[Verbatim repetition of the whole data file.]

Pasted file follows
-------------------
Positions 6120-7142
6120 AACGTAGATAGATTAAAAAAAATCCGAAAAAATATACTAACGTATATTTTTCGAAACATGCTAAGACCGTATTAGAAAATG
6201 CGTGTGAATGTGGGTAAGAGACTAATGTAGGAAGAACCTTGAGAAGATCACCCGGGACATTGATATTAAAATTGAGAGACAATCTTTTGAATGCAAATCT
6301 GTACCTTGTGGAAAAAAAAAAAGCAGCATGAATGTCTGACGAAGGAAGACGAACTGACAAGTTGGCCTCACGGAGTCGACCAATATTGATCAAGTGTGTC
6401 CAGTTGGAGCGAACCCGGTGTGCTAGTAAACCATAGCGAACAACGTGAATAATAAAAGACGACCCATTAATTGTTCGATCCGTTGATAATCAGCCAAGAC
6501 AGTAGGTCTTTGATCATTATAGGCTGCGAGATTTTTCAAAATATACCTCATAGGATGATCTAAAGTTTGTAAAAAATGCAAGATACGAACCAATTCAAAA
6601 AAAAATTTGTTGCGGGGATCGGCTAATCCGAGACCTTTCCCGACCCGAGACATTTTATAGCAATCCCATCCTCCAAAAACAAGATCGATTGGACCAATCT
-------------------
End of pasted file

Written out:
Positions 6120-7142
6120 AACGTAGATAGATTAAAAAAAATCCGAAAAAATATACTAACGTATATTTTTCGAAACATGCTAAGACCGTATTAGAAAATG
6201 CGTGTGAATGTGGGTAAGAGACTAATGTAGGAAGAACCTTGAGAAGATCACCCGGGACATTGATATTAAAATTGAGAGACAATCTTTTGAATGCAAATCT
6301 GTACCTTGTGGAAAAAAAAAAAGCAGCATGAATGTCTGACGAAGGAAGACGAACTGACAAGTTGGCCTCACGGAGTCGACCAATATTGATCAAGTGTGTC
6401 CAGTTGGAGCGAACCCGGTGTGCTAGTAAACCATAGCGAACAACGTGAATAATAAAAGACGACCCATTAATTGTTCGATCCGTTGATAATCAGCCAAGAC
6501 AGTAGGTCTTTGATCATTATAGGCTGCGAGATTTTTCAAAATATACCTCATAGGATGATCTAAAGTTTGTAAAAAATGCAAGATACGAACCAATTCAAAA
6601 AAAAATTTGTTGCGGGGATCGGCTAATCCGAGACCTTTCCCGACCCGAGACATTTTATAGCAATCCCATCCTCCAAAAACAAGATCGATTGGACCAATCT